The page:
4. Many recent works have shown substantial efficiency boosts from performing inference tasks on Internet of Things (IoT) nodes rather than merely transmitting raw sensor data. However, such tasks, e.g., convolutional neural networks (CNNs), are very compute intensive. They are therefore challenging to complete at sensing-matched latencies in ultra-low-power and energy-harvesting IoT nodes. ReRAM crossbar-based accelerators (RCAs) are an ideal candidate to perform the dominant multiplication-and-accumulation (MAC) operations in CNNs efficiently, but conventional, performance-oriented RCAs, while energy-efficient, are power hungry and ill-optimized for the intermittent and unstable power supply of energy-harvesting IoT nodes. This paper presents the ResiRCA architecture that integratesmore »a new, lightweight, and configurable RCA suitable for energy harvesting environments as an opportunistically executing augmentation to a baseline sense-and-transmit battery-powered IoT node. To maximize ResiRCA throughput under different power levels, we develop the ResiSchedule approach for dynamic RCA reconfiguration. The proposed approach uses loop tiling-based computation decomposition, model duplication within the RCA, and inter-layer pipelining to reduce RCA activation thresholds and more closely track execution costs with dynamic power income. Experimental results show that ResiRCA together with ResiSchedule achieve average speedups and energy efficiency improvements of 8× and 14× respectively compared to a baseline RCA with intermittency-unaware scheduling.« less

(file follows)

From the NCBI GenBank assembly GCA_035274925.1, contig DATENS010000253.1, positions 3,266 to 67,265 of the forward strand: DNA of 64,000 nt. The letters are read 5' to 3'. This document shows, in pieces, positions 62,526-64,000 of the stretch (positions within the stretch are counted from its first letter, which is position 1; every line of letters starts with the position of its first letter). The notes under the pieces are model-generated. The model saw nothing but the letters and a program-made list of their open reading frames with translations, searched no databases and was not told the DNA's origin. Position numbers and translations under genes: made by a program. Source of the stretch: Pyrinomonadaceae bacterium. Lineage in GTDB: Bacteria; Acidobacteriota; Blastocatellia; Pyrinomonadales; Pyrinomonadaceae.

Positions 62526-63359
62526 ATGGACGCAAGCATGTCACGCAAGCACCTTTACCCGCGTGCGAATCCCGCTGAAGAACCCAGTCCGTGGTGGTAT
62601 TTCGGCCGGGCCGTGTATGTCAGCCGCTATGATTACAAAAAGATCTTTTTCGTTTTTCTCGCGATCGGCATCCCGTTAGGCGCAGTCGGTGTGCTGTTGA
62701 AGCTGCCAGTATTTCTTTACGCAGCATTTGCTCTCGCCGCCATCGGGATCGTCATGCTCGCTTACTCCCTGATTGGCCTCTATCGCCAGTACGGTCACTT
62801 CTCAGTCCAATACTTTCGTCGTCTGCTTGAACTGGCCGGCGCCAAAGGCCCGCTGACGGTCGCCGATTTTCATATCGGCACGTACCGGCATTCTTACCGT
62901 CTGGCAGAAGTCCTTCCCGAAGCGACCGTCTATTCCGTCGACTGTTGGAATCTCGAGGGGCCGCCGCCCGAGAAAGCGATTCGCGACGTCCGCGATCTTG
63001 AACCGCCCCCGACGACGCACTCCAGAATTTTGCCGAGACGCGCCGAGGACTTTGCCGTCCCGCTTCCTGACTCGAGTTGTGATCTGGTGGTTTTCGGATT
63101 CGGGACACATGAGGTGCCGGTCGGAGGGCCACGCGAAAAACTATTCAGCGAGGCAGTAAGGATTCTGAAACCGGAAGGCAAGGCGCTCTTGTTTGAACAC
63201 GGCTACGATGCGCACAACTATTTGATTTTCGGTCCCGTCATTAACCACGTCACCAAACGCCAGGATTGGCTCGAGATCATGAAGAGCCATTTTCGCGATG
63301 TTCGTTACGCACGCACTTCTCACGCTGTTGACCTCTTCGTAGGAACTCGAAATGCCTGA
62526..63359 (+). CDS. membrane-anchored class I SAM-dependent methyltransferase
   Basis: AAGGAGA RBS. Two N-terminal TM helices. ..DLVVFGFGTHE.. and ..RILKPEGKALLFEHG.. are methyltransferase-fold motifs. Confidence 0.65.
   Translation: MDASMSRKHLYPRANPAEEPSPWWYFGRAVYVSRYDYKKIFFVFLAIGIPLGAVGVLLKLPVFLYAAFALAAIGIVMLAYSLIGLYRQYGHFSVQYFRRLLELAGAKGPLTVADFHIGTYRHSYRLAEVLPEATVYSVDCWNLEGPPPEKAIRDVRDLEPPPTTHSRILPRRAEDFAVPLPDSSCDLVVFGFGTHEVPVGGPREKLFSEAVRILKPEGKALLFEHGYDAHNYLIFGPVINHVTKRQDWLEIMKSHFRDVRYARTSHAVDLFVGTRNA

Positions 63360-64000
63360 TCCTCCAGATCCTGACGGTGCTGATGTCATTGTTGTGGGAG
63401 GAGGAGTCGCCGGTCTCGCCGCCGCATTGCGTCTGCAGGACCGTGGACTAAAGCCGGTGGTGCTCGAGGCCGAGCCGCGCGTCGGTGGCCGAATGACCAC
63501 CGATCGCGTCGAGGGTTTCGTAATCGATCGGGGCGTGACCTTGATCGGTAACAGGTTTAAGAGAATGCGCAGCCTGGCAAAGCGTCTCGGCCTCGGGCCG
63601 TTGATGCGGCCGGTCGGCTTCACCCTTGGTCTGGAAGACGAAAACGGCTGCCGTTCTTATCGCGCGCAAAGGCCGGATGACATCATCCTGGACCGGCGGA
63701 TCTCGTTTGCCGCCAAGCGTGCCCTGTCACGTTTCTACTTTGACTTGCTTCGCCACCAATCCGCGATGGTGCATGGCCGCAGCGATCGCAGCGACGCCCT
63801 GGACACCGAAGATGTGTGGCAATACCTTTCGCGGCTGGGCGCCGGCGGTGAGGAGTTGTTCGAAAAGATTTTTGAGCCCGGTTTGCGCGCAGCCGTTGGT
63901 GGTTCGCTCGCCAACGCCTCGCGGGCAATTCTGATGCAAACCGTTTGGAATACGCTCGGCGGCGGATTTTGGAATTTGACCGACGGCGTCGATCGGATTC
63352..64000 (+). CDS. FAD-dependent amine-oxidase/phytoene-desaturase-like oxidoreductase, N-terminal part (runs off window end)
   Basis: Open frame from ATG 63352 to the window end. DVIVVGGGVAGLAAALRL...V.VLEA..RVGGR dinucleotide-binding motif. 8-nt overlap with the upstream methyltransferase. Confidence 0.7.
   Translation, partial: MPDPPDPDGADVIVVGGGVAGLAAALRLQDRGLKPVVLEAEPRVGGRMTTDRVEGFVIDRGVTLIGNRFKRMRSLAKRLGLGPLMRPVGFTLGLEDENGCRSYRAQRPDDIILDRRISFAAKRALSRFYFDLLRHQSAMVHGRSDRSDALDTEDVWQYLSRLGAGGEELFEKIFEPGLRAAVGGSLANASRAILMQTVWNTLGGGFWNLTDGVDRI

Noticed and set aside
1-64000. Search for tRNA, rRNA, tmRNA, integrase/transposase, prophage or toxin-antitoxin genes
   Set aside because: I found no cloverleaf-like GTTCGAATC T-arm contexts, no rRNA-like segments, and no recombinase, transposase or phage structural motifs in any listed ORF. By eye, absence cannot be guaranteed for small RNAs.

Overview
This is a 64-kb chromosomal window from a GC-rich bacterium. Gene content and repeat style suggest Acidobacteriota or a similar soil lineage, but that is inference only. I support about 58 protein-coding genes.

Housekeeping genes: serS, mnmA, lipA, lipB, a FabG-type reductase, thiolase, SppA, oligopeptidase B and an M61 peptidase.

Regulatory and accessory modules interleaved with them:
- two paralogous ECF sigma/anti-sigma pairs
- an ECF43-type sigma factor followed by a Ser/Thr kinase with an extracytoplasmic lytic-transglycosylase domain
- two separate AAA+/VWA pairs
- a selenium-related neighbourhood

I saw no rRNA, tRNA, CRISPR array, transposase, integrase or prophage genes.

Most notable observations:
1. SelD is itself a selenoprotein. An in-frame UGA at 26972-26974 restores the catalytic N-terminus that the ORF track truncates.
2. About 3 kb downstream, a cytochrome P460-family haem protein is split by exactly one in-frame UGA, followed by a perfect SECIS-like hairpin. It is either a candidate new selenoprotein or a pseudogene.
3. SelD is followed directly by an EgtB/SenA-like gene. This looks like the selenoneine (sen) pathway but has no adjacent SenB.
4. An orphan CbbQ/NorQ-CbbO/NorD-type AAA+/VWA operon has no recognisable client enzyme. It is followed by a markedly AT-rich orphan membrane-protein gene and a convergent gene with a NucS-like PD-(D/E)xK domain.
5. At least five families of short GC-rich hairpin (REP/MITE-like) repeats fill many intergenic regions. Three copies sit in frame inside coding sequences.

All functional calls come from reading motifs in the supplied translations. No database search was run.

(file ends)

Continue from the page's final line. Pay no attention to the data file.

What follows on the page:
5. Biological memory structures impart enormous retention capacity while automatically providing vital functions for chronological information management and update resolution of domain and episodic knowledge. A crucial requirement for hardware realization of such cortical operations found in biology is to first design both Short-Term Memory (STM) and Long-Term Memory (LTM). Herein, these memory features are realized via a beyond-CMOS based learning approach derived from the repeated input information and retrieval of the encoded data. We first propose a new binary STM-LTM architecture with composite synapse of Spin Hall Effect-driven Magnetic Tunnel Junction (SHE-MTJ) and capacitive memory bit-cell to mimic the behaviormore »of biological synapses. This STM-LTM platform realizes the memory potentiation through a continual update process using STM-to-LTM transfer, which is applied to Neural Networks based on the established capacitive crossbar. We then propose a hardware-enabled and customized STM-LTM transition algorithm for the platform considering the real hardware parameters. We validate the functionality of the design using SPICE simulations that show the proposed synapse has the potential of reaching ~30.2pJ energy consumption for STM-to-LTM transfer and 65pJ during STM programming. We further analyze the correlation between energy, array size, and STM-to-LTM threshold utilizing the MNIST dataset.« less